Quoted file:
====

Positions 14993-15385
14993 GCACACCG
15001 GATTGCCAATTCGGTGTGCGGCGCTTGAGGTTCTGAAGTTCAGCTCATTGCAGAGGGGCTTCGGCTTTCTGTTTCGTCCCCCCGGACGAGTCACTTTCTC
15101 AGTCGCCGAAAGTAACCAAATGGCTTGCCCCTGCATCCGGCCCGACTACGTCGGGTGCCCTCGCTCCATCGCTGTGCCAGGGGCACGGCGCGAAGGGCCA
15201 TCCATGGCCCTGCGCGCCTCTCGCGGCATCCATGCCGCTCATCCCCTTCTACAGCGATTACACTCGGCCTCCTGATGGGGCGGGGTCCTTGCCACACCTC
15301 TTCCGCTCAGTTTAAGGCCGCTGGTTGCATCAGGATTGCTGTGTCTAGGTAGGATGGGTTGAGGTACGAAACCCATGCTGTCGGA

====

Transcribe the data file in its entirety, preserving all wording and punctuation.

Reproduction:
Positions 14993-15385
14993 GCACACCG
15001 GATTGCCAATTCGGTGTGCGGCGCTTGAGGTTCTGAAGTTCAGCTCATTGCAGAGGGGCTTCGGCTTTCTGTTTCGTCCCCCCGGACGAGTCACTTTCTC
15101 AGTCGCCGAAAGTAACCAAATGGCTTGCCCCTGCATCCGGCCCGACTACGTCGGGTGCCCTCGCTCCATCGCTGTGCCAGGGGCACGGCGCGAAGGGCCA
15201 TCCATGGCCCTGCGCGCCTCTCGCGGCATCCATGCCGCTCATCCCCTTCTACAGCGATTACACTCGGCCTCCTGATGGGGCGGGGTCCTTGCCACACCTC
15301 TTCCGCTCAGTTTAAGGCCGCTGGTTGCATCAGGATTGCTGTGTCTAGGTAGGATGGGTTGAGGTACGAAACCCATGCTGTCGGA